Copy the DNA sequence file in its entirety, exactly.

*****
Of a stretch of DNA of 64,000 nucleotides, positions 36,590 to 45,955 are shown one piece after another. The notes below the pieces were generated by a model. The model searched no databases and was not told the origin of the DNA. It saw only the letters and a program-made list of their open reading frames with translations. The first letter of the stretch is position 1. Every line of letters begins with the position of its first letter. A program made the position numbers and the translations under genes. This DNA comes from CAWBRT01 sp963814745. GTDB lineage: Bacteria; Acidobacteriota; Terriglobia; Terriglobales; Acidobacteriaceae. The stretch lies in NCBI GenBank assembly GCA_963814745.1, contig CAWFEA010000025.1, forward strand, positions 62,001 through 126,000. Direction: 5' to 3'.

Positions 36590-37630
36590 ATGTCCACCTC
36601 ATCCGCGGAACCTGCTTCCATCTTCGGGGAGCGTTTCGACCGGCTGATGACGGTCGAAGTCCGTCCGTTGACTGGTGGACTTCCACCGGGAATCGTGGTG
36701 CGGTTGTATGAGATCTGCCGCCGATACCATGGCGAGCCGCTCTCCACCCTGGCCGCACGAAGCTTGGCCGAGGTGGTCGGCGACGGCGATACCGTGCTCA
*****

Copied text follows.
Of a stretch of DNA of 64,000 nucleotides, positions 36,590 to 45,955 are shown one piece after another. The notes below the pieces were generated by a model. The model searched no databases and was not told the origin of the DNA. It saw only the letters and a program-made list of their open reading frames with translations. The first letter of the stretch is position 1. Every line of letters begins with the position of its first letter. A program made the position numbers and the translations under genes. This DNA comes from CAWBRT01 sp963814745. GTDB lineage: Bacteria; Acidobacteriota; Terriglobia; Terriglobales; Acidobacteriaceae. The stretch lies in NCBI GenBank assembly GCA_963814745.1, contig CAWFEA010000025.1, forward strand, positions 62,001 through 126,000. Direction: 5' to 3'.

Positions 36590-37630
36590 ATGTCCACCTC
36601 ATCCGCGGAACCTGCTTCCATCTTCGGGGAGCGTTTCGACCGGCTGATGACGGTCGAAGTCCGTCCGTTGACTGGTGGACTTCCACCGGGAATCGTGGTG
36701 CGGTTGTATGAGATCTGCCGCCGATACCATGGCGAGCCGCTCTCCACCCTGGCCGCACGAAGCTTGGCCGAGGTGGTCGGCGACGGCGATACCGTGCTCA